similarity1 {CopyDetect} | R Documentation |

Computes the response similarity indices such as the Omega index (Wollack, 1996), Generalized Binomial Test ([GBT], van der Linden & Sotaridona (2006), K index (Holland, 1996), K1 and K2 indices (Sotaridona & Meijer, 2002), and S1 and S2 indices (Sotaridona & Meijer, 2003), and the M4 index (Maynes, 2014).

similarity1(data, item.par=NULL, model="1PL", prior = TRUE, person.id, center.id=NULL, item.loc, single.pair=NULL, many.pairs=NULL, centers=NULL)

`data` |
a data frame with |

`item.par` |
a data matrix with |

`model` |
IRT model to be used for computing IRT-based indices (omega, GBT, and M4). The available options are "1PL", "2PL", and "3PL". Default is "1PL". |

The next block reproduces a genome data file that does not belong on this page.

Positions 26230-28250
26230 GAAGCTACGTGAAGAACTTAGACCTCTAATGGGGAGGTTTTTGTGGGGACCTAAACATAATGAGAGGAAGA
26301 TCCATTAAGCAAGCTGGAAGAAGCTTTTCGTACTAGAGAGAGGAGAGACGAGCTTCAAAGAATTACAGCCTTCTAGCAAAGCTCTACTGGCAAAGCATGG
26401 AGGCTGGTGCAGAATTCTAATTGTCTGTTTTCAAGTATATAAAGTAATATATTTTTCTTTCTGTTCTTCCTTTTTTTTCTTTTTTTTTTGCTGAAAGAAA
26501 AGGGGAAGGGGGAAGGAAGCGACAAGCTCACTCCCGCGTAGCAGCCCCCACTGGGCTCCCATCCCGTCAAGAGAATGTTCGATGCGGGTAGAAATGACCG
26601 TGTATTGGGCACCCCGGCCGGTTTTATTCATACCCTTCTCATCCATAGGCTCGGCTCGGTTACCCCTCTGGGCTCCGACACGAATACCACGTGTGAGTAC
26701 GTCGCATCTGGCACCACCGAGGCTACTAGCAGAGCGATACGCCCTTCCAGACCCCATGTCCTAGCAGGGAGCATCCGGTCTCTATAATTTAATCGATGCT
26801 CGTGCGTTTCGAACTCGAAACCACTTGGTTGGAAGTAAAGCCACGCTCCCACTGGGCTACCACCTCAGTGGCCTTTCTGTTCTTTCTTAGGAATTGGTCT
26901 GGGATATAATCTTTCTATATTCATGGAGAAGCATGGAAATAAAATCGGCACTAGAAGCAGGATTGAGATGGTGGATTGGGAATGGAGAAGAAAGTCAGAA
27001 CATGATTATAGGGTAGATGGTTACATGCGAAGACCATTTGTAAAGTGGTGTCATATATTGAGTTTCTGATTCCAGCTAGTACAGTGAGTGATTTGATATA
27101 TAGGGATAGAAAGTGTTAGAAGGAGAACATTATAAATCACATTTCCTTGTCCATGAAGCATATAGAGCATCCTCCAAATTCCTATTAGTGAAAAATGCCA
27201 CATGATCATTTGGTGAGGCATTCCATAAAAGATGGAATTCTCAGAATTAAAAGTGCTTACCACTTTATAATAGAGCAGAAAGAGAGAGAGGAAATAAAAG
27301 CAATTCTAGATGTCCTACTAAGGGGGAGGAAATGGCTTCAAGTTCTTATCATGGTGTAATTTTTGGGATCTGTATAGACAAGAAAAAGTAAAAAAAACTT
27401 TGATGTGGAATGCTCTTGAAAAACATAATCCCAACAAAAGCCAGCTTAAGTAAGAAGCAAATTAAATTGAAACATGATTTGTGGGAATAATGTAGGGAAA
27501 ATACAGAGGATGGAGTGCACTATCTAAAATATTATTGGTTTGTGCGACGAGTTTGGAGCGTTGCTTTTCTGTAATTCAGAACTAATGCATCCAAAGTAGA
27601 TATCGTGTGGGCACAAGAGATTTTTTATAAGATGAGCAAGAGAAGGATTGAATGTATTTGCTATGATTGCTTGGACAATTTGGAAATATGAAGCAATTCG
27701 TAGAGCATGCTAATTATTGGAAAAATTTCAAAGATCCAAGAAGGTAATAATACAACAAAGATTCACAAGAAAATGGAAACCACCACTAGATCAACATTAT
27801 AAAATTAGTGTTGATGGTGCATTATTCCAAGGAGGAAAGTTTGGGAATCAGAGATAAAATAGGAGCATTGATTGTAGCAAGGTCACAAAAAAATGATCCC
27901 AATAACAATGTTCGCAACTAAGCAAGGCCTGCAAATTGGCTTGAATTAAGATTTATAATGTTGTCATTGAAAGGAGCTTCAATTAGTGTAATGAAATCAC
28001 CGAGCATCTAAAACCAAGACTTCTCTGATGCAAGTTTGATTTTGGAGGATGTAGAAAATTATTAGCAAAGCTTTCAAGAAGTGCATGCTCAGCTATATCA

`prior` |
a logical argument if the model is equal 3PL. If TRUE, then a prior distribution is specified for the guessing parameter when fitting the 3PL model. Otherwise, this argument is ignored. |

`person.id` |
column label in the dataset for the variable indicating unique person ids. |

`center.id` |
column label in the dataset for the variable indicating center ids. This is used if the user asks computing the indices for all pairs in some centers. For a single pair or multiple pair calculation, this argument is ignored. |

`item.loc` |
a numeric vector indicating the location of item response in the dataset. |

`single.pair` |